Marvel Studios

If you’re reading this, chances are you’re one of the many, many people who has already seen Guardians of the Galaxy, Marvel’s latest smash hit, which is well on its way to being one of the most critically acclaimed and highest revenue-earning films of 2014. But just in case you haven’t (and especially if you have), we’re here to tell you what we thought.

Guardians of the Galaxy is the story of a boy and his orb. The boy is Peter Quill (Chris Pratt), abducted from his home planet (Earth) one dark day in 1988, now Star-Lord, legendary outlaw. The orb is a big bundle of whammy-jammy badness, just waiting to go boom, so you can imagine what happens when Peter gets his hands on it--and that’s just the first ten minutes of the movie. This is space opera at its very finest.

The Savage Take

There’s something big happening here. Marvel is expanding its cinematic universe, not with a bang, but a belly laugh. Guardians of the Galaxy introduces us to elements of great cosmic significance in carefully measured increments, gently easing us into the weirdness that awaits.

Not that there isn’t plenty of weirdness in a movie where a gun-toting talking raccoon and his best friend/bodyguard the giant tree-man steal the show. Rocket (Bradley Cooper) never feels gimmicky; he’s just as deep, damaged, and vulnerable as the rest of the crew—maybe even more than most. When an inebriated raccoon who’s just been talked out of gunning down a guy in a galactic pool hall gets me choked up, someone has done something right.

Good as the movie’s heroes were, I wasn’t all that impressed with its primary antagonist, Ronan the Accuser (Lee Pace). He fulfills his purpose as introduction to Big Bad Thanos (Josh Brolin) and case study for the danger of an Infinity Stone in the wrong hands, but is neither intimidating nor memorable. I was never told enough about his cause to care. I had the same problem with Thor: The Dark World’s Malekith; not every villain can be Loki, but the audience deserves a higher class of villain.

I hope that Ronan’s lieutenant Nebula (Karen Gillan) plays a larger role in upcoming films—which isn’t unlikely, as she’s Thanos’s daughter. I was far more interested in her inner conflicts than Ronan’s temper tantrum, and the brief showdown between her and her sister Gamora (Zoe Saldana) hints at lots of unfinished business.

Guardians of the Galaxy is fun, fast-paced, and imaginative, and proves that even second-string comic book characters can resonate with audiences if given the right treatment. This is Marvel’s way of saying: “We’re going to take some huge risks, but we promise you can trust us.” If this film is any indication, we totally can.

The Courteous Rejoinder

Writing about movies you love is hard. After all, what is there to say but “I loved this,” and “I adored that,” and “Oooh, that moment made me laugh/cry/cheer,” and that’s hardly interesting for the discerning reader. The thing is, I loved Guardians of the Galaxy a whole, whole lot. So what is there to say?

I loved the level of detail that went into every element of the picture, from phenomenal mechanical designs to intricate costumes to drop-dead gorgeous spacescapes.

I adored the multi-angled interplay among the main cast as they cycle between enemy and friend, trusted ally and less-than-trusted partner, and carry on every conversation with more weight (both comedic and dramatic) and substance than most movies manage in their full runtimes.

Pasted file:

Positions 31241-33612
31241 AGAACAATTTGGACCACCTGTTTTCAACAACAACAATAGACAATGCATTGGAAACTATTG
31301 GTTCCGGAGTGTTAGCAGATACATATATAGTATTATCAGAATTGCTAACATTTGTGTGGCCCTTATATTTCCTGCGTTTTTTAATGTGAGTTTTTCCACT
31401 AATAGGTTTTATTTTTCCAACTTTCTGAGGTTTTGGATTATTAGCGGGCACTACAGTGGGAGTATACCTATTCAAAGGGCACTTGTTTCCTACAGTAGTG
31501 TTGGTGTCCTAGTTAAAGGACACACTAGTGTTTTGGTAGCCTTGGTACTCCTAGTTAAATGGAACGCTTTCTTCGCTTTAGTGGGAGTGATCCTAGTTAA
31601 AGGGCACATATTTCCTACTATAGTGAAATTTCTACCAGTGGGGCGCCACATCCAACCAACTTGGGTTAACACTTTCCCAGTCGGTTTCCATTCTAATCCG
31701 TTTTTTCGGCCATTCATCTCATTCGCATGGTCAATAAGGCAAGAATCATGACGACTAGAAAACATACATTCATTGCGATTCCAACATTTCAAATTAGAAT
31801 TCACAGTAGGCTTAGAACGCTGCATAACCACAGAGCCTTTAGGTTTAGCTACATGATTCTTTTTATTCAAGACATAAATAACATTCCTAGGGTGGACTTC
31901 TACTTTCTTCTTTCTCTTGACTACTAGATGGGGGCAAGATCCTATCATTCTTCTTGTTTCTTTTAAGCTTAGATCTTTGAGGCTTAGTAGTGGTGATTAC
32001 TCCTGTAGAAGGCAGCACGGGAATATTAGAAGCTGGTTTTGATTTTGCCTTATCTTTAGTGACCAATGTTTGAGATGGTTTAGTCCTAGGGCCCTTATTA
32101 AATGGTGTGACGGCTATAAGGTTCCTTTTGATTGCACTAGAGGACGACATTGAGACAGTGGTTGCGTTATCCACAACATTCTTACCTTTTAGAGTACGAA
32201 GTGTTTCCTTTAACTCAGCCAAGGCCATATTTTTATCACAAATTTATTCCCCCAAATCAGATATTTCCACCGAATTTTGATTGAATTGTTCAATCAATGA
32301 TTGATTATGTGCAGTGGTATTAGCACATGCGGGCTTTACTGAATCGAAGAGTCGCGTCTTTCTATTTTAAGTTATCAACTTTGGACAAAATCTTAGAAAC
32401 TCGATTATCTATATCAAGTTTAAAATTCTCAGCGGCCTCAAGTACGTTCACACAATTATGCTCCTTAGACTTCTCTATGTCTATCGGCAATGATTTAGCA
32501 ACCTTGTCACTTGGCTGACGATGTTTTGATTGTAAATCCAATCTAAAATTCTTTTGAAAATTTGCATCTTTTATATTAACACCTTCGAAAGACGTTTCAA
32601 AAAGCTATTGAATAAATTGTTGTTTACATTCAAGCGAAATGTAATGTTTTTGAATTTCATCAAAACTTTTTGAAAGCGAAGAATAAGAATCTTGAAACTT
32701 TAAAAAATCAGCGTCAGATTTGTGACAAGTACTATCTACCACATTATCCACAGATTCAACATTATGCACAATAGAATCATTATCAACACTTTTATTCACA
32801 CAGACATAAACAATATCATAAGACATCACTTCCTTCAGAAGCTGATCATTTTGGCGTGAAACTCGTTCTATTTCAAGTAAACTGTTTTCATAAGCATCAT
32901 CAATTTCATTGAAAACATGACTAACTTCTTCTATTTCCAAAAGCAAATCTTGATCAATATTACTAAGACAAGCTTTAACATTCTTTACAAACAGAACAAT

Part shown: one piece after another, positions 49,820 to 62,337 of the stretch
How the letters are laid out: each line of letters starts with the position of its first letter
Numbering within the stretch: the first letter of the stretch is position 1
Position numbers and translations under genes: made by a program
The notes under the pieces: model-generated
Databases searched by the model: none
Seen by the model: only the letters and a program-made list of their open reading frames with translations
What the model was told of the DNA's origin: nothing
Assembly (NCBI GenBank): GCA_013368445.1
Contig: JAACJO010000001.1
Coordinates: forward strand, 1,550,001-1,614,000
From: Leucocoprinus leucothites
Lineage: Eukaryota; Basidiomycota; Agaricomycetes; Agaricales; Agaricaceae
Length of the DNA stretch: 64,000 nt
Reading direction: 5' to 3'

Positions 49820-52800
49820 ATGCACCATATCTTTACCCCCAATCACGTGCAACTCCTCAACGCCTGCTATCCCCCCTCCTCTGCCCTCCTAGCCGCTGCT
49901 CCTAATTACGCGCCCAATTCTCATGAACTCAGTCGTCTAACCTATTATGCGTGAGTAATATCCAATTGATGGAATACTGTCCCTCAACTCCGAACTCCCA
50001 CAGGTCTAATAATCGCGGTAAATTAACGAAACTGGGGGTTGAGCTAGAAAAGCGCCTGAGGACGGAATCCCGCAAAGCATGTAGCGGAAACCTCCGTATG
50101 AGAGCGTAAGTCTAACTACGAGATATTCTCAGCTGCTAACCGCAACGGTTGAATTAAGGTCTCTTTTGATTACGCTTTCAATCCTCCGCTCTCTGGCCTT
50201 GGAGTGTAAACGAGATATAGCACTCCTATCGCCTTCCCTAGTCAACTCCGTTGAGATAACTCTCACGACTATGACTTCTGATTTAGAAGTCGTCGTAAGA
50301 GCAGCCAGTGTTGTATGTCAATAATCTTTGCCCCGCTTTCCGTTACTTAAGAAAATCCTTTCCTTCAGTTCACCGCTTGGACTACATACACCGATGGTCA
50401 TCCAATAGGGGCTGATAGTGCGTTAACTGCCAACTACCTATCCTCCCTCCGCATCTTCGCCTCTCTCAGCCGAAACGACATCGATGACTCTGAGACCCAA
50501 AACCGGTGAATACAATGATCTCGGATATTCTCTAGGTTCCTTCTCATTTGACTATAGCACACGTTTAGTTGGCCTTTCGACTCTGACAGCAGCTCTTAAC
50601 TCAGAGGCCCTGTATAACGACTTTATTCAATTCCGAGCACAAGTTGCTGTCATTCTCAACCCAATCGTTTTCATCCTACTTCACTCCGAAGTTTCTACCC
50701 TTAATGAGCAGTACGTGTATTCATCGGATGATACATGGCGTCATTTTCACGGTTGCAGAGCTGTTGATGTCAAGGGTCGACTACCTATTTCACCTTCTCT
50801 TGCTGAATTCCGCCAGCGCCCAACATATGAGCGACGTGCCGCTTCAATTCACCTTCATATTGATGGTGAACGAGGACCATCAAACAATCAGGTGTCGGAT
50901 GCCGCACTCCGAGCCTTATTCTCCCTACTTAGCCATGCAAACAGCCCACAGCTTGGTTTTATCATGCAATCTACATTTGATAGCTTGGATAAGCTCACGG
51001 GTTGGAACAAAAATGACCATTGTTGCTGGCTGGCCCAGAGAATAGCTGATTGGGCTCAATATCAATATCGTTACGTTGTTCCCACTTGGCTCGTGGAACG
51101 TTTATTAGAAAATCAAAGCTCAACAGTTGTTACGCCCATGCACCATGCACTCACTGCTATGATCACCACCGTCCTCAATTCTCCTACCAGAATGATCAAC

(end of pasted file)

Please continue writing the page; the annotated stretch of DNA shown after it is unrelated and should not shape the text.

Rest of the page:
Groot (voiced by Vin Diesel) alone made me laugh on more occasions than I could count, made me straight-up cry at one moment (you’ll know it when you see it), and in the end made me unabashedly cheer. And all he ever says is “I am Groot!” for goodness’s sake!

Is Guardians of the Galaxy a perfect movie? No. (Though it comes damn near, in my book.) Is it pure fun? Absolutely. Is it the best of the Marvel moves to-date? Quite possibly. Is it my favorite? Yeah… yeah, I think it is.

Damn near perfect.

Plus, it rewards repeat viewings: characters and settings reveal new subtleties and depths with every pass—Ronan the Accuser's jingoistic zealotry, for instance, grows more chilling each time I experience it. That's all in addition to a sense of humor that is second-to-none among the Marvel Cinematic canon. This is the kind of movie that no one has made in a long time, and that everyone should be making all of the time.

I reserve a special mention for the movie's soundtrack. For reasons quickly established in the film's prologue, Peter Quill's life is scored with the awesome sounds of the 70s (and very late 60s). That means oh-so-familiar hits like "Come and Get Your Love," "Cherry Bomb," "Escape (The Piña Colada Song)," and the inimitable "Hooked on a Feeling" suffuse the galaxy.

It is an unusual choice, to be sure, but boy does it ever pay off, anchoring the movie in a comfortable context that smoothes away our fear of the strange and stranger unknowns around every corner of every star. Not only that, it also allows for what might be my favorite title-credits sequence of all time. Seriously, the movie is worth seeing just for its first ten minutes. After that, everything else is just (glorious, glorious) bonus.

Head out to the theater.

Let the joy wash over you.

Get hooked on the feeling that is Guardians of the Galaxy.

Where Do We Go from Here?

S: Captain America: The Winter Soldier is being released to home media this month. If you missed it in theaters, pick it up ASAP. It’s my favorite Marvel film so far and one of the best spy thrillers I've ever seen.

C: I'm going to recommend another oddball space opera classic, 1984's wonderful The Last Starfighter. Although its visual effects might seem quaint compared to something as gorgeous as Guardians, if the two movies were personified, I think they'd be great friends.